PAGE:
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Meanwhile, in Radovljica, it is noticeable how rain actually attracts visitors to the area. On rainy summer days, the old town centre is often at its liveliest as people flood here from Bled, and the surrounding areas, seeking things to do on a rainy day. Popular attractions include:

The Museum of Apiculture, housed in the Radovljica Mansion, where you can learn all about the history and importance of beekeeping in Slovenia and see the collection of painted beehive panels, each one tells its own story, including the oldest one in the world.

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The Gingerbread Workshop at Lectar Inn, where you can see gingerbread hearts being made and decorated, pick up some souvenirs and/or enjoy a delicious meal in the restaurant.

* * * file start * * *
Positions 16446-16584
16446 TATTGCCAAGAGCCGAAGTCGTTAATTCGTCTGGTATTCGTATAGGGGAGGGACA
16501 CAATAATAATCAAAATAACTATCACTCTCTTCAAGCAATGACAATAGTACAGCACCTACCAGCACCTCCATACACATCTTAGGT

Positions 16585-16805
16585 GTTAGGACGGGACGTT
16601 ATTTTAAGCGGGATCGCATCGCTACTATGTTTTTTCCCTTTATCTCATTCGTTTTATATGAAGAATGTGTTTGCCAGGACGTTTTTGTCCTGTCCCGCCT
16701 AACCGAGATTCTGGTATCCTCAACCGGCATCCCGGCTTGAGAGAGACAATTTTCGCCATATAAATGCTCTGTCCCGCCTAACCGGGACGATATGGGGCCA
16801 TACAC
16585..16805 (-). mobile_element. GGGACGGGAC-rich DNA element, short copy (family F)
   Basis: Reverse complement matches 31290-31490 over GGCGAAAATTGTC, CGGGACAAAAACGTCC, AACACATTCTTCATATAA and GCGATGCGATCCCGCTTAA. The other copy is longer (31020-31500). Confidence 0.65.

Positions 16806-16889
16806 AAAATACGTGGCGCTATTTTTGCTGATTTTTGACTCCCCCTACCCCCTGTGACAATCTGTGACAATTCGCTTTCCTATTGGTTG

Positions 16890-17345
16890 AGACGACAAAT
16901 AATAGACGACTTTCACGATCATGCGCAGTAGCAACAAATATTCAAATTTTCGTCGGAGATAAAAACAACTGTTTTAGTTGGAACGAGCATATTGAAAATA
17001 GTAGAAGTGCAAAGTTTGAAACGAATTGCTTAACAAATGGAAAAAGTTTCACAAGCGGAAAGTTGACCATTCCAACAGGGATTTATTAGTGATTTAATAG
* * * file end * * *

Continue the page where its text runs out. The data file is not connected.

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There’s also the Šivec House Gallery, St. Peter’s Church and, a little further afield, the iron-forging village of Kropa, the village of Kamna Gorica with its many bridges and streams, the ruins of Kamen Castle and the home of Avsenik music in Begunje, and the Vila Rustica archeological site and Village Museum in Mošnje.

All of the above mentioned are also accessible on the Hop-On Hop Off Tourist Bus which runs on Tuesdays and Thursdays throughout the summer – http://www.radolca.si/en/hop-on-hop-off-radolca/

Of course, on rainy days food and drink is usually top of most people’s list and Radovljica doesn’t disappoint on this score either with a plethora of cafes, and tasty homemade food at the Taste Radol’ca restaurants including Kunstelj Inn, Lectar Inn, Joštov hram, Vila Podvin. More information can be found here or click on the Taste Radol’ca heading at the top of this page – http://www.radolca.si/en/taste-radolca/

© AdeleinSlovenia 2015